A while ago, I spoke with former WAYSTED drummer Johnny Dee. How did you like the SAVE YOUR PRAYERS era lineup, and why didn’t it last longer?

Johnny plays with DORO now, doesn’t he? I see him every now and again. In fact, I’m sure sometime we’ll work together. It was a good band. The SAVE YOUR PRAYERS album was good. It’s one of those situations where I think there was a change in music [business], and we were getting a million-pounds pound advance, and you don’t get offered another million pounds if you don’t get the sort of sales that you need. So, in the end, we were changing band members, and I just thought I didn’t want to go through that again. I like a band to be a band so that everybody knows who it is and knows what they’re getting when people play.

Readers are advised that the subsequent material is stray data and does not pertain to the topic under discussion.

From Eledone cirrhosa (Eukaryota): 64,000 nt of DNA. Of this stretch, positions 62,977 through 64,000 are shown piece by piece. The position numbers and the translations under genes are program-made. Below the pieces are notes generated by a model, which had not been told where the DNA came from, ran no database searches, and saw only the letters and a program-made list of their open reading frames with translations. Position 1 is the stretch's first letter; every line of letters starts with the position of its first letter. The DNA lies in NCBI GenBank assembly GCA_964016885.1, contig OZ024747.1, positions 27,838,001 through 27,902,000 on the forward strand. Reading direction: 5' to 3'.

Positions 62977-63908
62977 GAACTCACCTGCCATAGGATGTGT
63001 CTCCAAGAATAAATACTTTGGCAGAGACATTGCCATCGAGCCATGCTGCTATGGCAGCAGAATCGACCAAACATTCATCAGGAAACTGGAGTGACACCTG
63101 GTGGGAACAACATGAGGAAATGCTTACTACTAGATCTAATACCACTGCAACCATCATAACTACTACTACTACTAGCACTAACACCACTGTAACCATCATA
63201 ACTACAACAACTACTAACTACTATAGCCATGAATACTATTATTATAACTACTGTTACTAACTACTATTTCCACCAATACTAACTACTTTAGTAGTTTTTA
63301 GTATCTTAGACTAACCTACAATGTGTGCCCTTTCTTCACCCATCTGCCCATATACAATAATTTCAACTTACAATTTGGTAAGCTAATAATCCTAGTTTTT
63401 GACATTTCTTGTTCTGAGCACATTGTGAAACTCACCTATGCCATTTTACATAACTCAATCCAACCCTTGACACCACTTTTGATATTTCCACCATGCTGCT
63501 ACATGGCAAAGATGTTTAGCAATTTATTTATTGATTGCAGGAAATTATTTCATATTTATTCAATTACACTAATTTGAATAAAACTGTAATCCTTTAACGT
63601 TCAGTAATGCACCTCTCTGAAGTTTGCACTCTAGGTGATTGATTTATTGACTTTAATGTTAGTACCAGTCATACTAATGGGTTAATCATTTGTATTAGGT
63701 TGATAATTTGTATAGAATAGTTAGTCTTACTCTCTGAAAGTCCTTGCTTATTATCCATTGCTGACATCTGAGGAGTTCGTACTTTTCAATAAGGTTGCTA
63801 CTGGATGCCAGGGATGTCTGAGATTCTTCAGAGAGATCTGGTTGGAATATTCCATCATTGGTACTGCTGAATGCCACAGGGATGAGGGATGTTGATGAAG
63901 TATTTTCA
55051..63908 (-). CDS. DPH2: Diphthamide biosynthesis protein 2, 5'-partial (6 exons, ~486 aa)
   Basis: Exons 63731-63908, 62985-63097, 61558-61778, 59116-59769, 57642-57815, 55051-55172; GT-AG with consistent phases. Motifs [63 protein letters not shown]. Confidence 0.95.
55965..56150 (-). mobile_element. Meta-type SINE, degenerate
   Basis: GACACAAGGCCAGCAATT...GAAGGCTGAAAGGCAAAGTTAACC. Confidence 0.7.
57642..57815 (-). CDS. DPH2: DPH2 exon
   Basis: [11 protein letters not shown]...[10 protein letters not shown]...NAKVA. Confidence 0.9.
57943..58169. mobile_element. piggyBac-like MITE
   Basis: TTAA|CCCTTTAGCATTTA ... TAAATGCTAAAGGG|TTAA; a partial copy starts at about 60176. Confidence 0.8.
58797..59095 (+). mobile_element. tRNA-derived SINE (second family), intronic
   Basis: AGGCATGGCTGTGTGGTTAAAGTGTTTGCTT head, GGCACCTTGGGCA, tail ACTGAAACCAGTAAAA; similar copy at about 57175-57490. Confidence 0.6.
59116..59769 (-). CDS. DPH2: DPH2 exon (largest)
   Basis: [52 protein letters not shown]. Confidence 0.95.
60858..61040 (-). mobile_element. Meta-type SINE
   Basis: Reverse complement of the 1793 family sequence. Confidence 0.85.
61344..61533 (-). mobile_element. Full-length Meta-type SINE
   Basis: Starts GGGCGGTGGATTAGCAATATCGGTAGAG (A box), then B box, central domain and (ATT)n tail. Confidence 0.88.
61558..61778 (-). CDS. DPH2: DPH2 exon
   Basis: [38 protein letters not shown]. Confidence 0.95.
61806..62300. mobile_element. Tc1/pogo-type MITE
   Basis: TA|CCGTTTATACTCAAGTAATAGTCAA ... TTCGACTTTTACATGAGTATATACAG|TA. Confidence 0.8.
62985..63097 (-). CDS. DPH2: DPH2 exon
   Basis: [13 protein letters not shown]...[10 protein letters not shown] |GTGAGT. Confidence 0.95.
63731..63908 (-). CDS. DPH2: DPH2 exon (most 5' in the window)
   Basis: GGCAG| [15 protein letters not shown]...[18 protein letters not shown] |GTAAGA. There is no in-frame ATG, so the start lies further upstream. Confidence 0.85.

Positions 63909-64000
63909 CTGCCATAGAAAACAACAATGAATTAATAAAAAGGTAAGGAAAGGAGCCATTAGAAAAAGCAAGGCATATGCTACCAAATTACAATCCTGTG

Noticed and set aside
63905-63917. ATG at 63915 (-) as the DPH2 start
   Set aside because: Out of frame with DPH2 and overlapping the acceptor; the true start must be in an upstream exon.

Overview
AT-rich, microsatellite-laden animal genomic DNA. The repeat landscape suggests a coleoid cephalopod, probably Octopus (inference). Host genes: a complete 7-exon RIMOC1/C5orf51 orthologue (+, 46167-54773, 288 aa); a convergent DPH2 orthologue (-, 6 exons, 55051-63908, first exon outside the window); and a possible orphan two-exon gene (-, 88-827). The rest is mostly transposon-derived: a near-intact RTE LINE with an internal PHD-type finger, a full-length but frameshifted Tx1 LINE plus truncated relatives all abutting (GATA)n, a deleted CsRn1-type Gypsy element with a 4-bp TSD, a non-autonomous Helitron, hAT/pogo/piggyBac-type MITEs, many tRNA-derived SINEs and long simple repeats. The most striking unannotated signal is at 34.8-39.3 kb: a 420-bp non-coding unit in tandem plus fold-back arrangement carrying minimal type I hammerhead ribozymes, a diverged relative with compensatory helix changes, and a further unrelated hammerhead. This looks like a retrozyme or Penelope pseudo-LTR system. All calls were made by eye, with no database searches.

Waysted in 1986: Johnny Dee, Pete Way, Danny Vaughn, Paul Chapman

Was SAVE YOUR PRAYERS most commercially successful album?

Yes and no, because they’ve all continued to sell. I would say that they did a lot of international promotion for that album as it was on EMI.

Have you kept in contact with Danny Vaughn?

I was in Birmingham, England, some time ago and he called me up, and I went down and got up on stage with him for “Heaven Tonight,” but I was very fucked up, so I don’t know how pleased he was that he asked me to come down. He’s a good singer, Danny, a real artist.

Some of the WAYSTED albums are hard to get. Are there any plans to re-release them?

Some of those were with Music for Nations, and I don’t know what they’re doing with it, but I will look into that. It’s something I haven’t really thought about because I’ve been so involved with DAMAGE CONTROL and, of course, with UFO.



Can you tell us some more about your new band, DAMAGE CONTROL?